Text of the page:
Editor’s Note: Looking for information on why you should be using Google Analytics? Are you still using the traditional version of the platform – Universal Analytics? You are at risk of losing any of your historical performance data in 2023 if you don’t set up and properly configure Google Analytics 4. Learn how the two platforms compare to each other in this blog post – Google Analytics 4 vs Universal Analytics.
So, What Is Direct Traffic?
Google Analytics displays traffic sources as (direct) when the arrival session data is missing, or when a referring website/source sets itself to go unreported.
First, let’s rule out referral sources that do not indicate where a visit originated. There’s no reason to focus on things we can’t control.
Here are the main Google Analytics sources you commonly come across:
- Organic Search
- Paid Search
Depending on the type of site you operate, specific sources drive more or less traffic.
In most cases, direct traffic ranks high in default channel grouping. Because of the amount of (direct) traffic a site receives, many site owners elect to better understand what it is. The remaining sources should be obvious.
When Google Analytics has no clue how a session arrived at your site, it reports the source as direct.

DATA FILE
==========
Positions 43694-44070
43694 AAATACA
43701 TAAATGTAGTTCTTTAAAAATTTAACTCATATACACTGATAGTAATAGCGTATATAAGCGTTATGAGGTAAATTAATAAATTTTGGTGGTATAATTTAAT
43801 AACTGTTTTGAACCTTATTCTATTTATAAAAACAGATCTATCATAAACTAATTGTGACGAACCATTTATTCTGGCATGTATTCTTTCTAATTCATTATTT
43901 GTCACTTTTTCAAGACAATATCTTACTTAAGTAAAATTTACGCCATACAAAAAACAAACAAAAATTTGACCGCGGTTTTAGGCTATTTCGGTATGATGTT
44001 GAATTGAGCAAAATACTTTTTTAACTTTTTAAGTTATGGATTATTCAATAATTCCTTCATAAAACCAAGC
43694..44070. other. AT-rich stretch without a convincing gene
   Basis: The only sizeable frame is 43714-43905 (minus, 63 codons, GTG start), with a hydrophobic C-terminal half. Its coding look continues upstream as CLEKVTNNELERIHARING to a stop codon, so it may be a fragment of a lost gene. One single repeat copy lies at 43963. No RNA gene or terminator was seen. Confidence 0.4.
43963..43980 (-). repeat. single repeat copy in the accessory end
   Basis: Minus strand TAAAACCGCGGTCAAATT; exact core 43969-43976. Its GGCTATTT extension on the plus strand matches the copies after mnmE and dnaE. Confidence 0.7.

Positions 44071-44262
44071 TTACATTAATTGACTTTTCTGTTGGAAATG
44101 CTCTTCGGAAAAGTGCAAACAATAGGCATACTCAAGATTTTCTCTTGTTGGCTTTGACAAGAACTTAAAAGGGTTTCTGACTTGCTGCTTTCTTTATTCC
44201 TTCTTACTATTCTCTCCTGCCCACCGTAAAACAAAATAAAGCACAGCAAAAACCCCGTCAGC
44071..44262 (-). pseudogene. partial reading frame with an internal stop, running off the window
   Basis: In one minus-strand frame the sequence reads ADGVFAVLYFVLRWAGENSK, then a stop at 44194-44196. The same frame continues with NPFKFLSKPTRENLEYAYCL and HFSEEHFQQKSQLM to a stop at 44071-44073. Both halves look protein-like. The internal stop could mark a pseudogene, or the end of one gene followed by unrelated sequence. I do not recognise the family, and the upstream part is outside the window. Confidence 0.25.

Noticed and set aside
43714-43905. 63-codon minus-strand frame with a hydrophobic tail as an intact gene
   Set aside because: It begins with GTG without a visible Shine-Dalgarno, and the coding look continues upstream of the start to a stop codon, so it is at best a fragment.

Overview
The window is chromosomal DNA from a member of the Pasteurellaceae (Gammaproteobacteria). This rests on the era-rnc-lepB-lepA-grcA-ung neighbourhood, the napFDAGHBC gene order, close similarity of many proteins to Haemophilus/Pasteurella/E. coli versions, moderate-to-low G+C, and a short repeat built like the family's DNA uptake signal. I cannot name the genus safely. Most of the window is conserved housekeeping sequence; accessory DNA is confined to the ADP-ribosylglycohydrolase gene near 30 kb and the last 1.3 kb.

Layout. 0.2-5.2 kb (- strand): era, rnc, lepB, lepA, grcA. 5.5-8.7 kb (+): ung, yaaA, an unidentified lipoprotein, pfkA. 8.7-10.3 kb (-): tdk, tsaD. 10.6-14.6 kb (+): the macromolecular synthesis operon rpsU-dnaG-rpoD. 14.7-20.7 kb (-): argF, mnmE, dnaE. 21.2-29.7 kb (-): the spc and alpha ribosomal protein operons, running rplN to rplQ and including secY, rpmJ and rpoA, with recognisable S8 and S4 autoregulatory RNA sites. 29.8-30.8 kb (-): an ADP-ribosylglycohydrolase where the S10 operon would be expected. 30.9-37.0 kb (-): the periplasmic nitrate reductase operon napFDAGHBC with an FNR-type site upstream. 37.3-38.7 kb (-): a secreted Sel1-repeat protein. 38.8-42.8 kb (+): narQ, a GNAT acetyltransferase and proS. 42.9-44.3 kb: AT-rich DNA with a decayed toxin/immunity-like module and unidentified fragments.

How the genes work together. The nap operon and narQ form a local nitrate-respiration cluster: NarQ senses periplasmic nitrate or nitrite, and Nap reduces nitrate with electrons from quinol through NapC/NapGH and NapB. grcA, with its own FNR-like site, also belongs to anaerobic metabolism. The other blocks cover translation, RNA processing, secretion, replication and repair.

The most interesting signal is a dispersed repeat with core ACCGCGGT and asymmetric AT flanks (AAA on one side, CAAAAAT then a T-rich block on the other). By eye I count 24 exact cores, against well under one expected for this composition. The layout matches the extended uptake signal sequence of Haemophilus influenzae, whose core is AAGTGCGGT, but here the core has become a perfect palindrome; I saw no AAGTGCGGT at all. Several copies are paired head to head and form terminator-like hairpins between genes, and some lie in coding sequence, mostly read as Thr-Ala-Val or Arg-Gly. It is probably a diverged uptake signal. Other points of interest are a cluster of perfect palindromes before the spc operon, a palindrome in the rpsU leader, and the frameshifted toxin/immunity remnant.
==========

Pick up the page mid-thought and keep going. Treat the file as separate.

Causes Of Direct Traffic in Google Analytics
Bot, or non-human artificial traffic sources, compromise a portion of direct traffic on many sites. Good or bad, this traffic is not the result of any marketing efforts.
One of Direct Online Marketing’s Senior Client Success Manager, Stephanie Mahnken, says she identifies bot traffic by comparing and session duration stats.
“Look for a high bounce rate and low average session duration. Add a secondary dimension of service provider and city. There is a good chance that any traffic from Amazon located in Boardman, OR or Ashburn, VA are bots! Create filters or custom segments in GA and while you are at it, in the view settings be sure to check off ‘Exclude all known bots & spiders’.” Mahnken said.
Many people assume type-in traffic as the cause of direct traffic. The assumption is mostly true; allow us to explain.
When someone types a website’s URL into their browser, it’s direct traffic.
But this is less strategic and cunning on the part of Google Analytics than we assume. That’s because a user typing in a website directly is a user without a source.
Direct traffic is type-in traffic, but only because it has no affiliated source. That means that type-in traffic is the most obvious cause, but hardly the most prominent one.
Ten to fifteen years ago, high type-in traffic reporting indicated a site’s success. When someone knew a site’s URL off the top of their head and typed it in, the site was winning.
But these days, there are many fewer instances of type-in traffic behavior. This is due to the popularity of social media and messenger platforms. Many people find their sites via Facebook, Twitter, or text message referrals. Often, people don’t realize what URL they are reading.
Additionally, search engines refer a lot of traffic as well.
The point being that people type-in domain names less now than ever.
This means there are other explanations. And that’s where things get more complex.